By Clark Collis
Updated July 23, 2011 at 06:43 PM EDT
Peter Macdiarmid/Getty Images for NARAS

Amy Winehouse was one of the most successful and critically lauded British vocalists of all time. The singer, who has been found dead at her home at the age of 27, released just two CDs during her tragically short career, but sold millions of albums around the world and was a multiple Grammy winner. Although her troubled personal life often threatened to overshadow her musical output, Winehouse would also prove to be a huge influence on a generation of British female artists like Adele.

Amy Winehouse was born in London on September 14, 1983, and attended the BRIT performing arts school, whose other other students have included Adele and Leona Lewis. Winehouse was raised listening to veteran, jazz-inclined singers such as Dean Martin and Julie London and the singer’s love for that era of music could clearly be heard on her debut CD Frank, which was released in the UK in October 2003 to frequently ecstatic reviews. In an early profile of the singer in the London Times, writer Dan Cairns described the album as a “staggeringly assured, sit-up-and-listen debut, both commercial and eclectic, accessible and uncompromising, the kind of record that people will still be playing far into the future.” Frank was shortlisted for prestigious UK Mercury Music Prize and also earned Winehouse, who co-penned the majority of the album, an Ivor Novello songwriting award. “I’m most pleased when they mention Minnie Riperton,” Winehouse told the UK Guardian about the CD’s critical reaction.

It was Winehouse’s second collection, Back to Black, that established her as a major, global star in large part thanks to the Mark Ronson-produced “Rehab,” which peaked at No. 9 on the Billboard Hot 100. The collection also netted Winehouse five Grammys, including Record of the Year and Song of the Year. Back to Black would ultimately be certified platinum six times in the U.K, and twice in the U.S.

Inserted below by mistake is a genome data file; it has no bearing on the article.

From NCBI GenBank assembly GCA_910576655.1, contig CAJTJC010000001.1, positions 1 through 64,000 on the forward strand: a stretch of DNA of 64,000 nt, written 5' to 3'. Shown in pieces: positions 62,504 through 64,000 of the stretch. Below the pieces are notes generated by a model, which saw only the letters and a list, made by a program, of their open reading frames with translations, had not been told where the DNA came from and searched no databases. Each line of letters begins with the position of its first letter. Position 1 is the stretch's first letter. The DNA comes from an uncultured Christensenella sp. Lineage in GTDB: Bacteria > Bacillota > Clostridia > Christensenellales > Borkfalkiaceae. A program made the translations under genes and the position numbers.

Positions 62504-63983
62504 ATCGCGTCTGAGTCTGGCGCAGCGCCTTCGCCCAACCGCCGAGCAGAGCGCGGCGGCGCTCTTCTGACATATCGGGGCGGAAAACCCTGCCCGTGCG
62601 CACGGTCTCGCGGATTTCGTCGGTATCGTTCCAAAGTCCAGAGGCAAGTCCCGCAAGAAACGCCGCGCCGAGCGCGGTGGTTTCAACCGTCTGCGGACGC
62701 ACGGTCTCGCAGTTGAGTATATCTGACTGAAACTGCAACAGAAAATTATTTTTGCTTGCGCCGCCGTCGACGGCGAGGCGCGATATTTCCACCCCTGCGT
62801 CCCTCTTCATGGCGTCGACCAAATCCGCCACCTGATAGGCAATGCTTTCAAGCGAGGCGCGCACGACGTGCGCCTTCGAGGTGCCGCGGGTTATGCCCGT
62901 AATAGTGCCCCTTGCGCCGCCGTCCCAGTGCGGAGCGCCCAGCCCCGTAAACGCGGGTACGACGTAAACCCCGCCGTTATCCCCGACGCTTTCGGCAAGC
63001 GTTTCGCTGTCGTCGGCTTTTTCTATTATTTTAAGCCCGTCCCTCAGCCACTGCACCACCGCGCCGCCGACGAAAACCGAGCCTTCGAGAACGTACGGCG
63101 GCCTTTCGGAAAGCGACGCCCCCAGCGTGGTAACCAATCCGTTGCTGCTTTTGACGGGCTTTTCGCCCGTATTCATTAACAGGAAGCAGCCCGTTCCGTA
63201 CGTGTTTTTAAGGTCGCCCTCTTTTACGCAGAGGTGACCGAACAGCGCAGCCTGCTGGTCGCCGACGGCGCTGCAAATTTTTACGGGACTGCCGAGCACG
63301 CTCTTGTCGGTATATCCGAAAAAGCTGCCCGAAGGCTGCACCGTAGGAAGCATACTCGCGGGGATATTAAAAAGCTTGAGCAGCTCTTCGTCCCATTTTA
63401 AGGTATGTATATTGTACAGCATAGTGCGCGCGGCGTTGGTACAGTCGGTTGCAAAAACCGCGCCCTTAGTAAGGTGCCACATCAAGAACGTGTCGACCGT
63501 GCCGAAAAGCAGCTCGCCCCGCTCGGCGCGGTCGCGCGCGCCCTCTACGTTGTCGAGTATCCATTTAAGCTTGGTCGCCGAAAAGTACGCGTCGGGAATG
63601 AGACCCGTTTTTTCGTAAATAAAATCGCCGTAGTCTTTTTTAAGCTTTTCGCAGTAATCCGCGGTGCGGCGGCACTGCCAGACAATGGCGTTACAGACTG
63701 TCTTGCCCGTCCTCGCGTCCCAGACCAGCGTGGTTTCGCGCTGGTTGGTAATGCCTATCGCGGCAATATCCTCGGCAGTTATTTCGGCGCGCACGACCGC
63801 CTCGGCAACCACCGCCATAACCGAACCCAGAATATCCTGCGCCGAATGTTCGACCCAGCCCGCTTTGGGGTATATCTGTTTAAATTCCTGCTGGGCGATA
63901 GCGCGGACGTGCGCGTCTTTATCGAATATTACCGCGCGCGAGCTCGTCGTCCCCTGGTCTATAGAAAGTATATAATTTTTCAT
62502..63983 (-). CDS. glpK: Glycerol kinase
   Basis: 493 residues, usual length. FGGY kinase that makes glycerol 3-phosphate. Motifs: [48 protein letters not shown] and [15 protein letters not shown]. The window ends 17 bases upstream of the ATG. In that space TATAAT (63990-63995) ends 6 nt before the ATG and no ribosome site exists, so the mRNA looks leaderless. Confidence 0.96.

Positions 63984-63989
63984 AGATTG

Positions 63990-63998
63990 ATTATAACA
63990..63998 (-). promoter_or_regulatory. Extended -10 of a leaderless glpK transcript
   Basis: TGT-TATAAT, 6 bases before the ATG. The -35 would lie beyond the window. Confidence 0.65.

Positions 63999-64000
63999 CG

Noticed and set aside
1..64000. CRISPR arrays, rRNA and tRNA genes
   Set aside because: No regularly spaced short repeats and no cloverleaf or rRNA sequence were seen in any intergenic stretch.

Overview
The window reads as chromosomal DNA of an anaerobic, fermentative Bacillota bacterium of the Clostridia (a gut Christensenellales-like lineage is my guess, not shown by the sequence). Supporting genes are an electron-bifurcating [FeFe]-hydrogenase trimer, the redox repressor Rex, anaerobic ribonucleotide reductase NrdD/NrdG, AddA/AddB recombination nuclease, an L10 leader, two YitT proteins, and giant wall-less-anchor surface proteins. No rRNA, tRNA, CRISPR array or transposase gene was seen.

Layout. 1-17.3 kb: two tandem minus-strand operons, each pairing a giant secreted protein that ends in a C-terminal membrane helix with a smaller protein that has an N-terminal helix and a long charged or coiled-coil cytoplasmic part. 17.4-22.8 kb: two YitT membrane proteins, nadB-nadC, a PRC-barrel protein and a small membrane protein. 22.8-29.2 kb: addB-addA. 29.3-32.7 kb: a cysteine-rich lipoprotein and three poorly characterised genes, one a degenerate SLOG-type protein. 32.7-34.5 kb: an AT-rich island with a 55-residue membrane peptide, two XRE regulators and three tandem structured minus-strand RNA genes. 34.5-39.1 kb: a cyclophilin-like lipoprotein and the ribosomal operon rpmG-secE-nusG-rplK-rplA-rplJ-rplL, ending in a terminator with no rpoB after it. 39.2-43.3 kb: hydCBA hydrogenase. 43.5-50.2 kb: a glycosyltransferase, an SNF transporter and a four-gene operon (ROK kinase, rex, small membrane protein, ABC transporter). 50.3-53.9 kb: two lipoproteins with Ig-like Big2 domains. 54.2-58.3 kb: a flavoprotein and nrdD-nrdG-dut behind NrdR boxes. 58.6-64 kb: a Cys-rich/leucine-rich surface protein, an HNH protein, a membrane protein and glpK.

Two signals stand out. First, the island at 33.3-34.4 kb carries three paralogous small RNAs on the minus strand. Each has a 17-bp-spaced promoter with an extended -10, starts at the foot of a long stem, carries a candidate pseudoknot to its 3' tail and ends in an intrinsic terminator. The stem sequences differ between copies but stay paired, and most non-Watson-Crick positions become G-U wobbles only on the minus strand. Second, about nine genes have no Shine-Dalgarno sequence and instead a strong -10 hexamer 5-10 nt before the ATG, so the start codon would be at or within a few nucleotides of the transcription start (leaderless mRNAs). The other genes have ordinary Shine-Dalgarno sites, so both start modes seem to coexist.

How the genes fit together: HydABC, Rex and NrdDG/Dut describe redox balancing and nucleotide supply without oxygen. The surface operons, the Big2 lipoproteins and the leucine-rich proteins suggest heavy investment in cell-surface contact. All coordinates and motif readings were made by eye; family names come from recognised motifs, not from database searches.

In 2007, Winehouse admitted to Entertainment Weekly that Back to Black was an extremely personal and heartfelt collection. “When I went into this album, I just felt really sad,” she said. “I felt really bad. I was clinically depressed, and I put it into music.

Alas, Winehouse would continue to battle her demons. As early as February 2007, the singer informed the UK Birmingham Post that she was keen to get started on her next album as soon as possible and that there might even be enough songs left over from Back to Black for another release. “You won’t have to wait another three years for that, not at all,” she added. However, fans were made to wait for another CD and, over the past few years, it was Winehouse’s increasingly erratic behavior rather than her musical prowess that caused headlines.

In May 2008, she was arrested in London on suspicion of drugs possession. The same month producer Mark Ronson announced that he and Winehouse had abandoned recording the theme for the James Bond film Quantum of Solace because the singer was “not ready to record any music.” In May of this year, the singer checked in to London’s Priory clinic but then canceled eleven European dates after being booed during a shambolic concert in Belgrade. Just a couple of weeks ago, veteran crooner Tony Bennett, who had recorded a track with Winehouse for his forthcoming album of duets told the Guardian that he was “worried about her and I’m praying for her.”

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